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Drugs are only the most obvious symptom of addiction. The real issue is inside of us, whether you call it a disorder, a chemical imbalance, or anything else. Something just feels off.

Before I was introduced to substances, I sought adrenaline rushes through BMX and any other stunts I could pull off to entertain friends of mine. Before that, I lied. I still don’t know why, but I would lie about the most mundane things to parents and friends.

This type of behavior, which I always took to extremes, shows me that the illness that I have was present long before the first time I used.

In the times that I would stop using, without doing anything solution-based to try and recover, I would often get to the point of feeling like I physically needed to be high after letting it fester and boil inside of me. This is with weeks, a lot of times even MONTHS, away from the drugs.

My stomach would start doing flips just as if I was going through actual withdrawal. Something is definitely off there.

Now, once I got clean, the first thing to go was the drugs but the last thing to go has been my obsessive and compulsive behavior. It started out with cigarettes, Red Bull, and working 60-hour weeks.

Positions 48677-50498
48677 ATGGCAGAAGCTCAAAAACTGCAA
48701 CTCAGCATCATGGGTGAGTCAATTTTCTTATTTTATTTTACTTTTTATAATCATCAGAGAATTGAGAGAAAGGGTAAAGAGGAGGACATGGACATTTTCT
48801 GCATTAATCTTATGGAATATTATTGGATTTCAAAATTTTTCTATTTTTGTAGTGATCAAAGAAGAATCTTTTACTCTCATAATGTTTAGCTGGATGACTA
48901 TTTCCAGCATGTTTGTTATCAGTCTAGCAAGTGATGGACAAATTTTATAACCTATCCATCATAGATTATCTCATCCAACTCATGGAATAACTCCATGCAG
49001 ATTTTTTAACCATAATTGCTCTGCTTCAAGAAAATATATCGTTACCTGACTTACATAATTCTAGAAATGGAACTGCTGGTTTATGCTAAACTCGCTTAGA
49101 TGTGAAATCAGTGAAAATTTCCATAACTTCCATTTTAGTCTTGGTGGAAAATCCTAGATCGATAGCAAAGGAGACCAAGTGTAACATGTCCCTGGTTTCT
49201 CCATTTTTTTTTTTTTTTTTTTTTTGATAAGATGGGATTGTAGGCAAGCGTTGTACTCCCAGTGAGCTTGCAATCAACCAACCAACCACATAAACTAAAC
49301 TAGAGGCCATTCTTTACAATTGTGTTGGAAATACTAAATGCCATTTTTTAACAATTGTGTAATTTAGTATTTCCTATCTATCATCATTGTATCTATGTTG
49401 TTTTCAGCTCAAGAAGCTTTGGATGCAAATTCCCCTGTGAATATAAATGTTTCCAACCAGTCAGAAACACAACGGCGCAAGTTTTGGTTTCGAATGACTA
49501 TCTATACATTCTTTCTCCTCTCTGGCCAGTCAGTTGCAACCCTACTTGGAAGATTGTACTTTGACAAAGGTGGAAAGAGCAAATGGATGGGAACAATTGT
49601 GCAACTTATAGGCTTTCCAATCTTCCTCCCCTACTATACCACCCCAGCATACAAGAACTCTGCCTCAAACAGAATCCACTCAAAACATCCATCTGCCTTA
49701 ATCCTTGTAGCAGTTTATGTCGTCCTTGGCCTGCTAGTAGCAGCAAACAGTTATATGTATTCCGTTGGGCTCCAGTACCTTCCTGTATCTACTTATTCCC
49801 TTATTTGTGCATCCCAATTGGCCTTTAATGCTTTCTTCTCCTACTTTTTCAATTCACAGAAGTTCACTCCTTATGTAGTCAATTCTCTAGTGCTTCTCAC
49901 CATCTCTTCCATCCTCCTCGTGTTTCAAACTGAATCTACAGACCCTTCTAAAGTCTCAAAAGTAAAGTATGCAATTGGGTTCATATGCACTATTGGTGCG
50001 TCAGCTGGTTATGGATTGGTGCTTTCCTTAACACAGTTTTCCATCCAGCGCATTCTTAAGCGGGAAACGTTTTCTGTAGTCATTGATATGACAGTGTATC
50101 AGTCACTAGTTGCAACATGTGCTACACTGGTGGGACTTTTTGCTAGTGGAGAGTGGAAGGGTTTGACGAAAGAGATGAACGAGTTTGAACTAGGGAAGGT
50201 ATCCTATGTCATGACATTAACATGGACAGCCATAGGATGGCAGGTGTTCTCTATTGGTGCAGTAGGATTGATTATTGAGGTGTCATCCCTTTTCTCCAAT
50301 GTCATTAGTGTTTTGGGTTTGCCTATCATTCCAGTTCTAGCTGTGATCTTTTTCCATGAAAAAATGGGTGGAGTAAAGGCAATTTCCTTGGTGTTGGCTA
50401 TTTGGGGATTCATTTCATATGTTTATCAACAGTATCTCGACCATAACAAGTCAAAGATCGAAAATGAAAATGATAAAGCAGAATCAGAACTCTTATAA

Now it’s more like coffee, podcasts, and Twitter, but the point is that those behaviors are a part of who I am. Anything I do that alters my mood can make my life unmanageable if I am not in check and guided.  

It has only been through feeding positive habits to counteract the negative ones that growth has happened.  You can have years clean and still seem insane. It takes daily work to first realize what you are living with, second realize who you are, and finally how to live with that person.       


#2. Morality Is The Problem

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I’ve been instilled with family values since I was very young and believe that family is the most important thing, before anything else.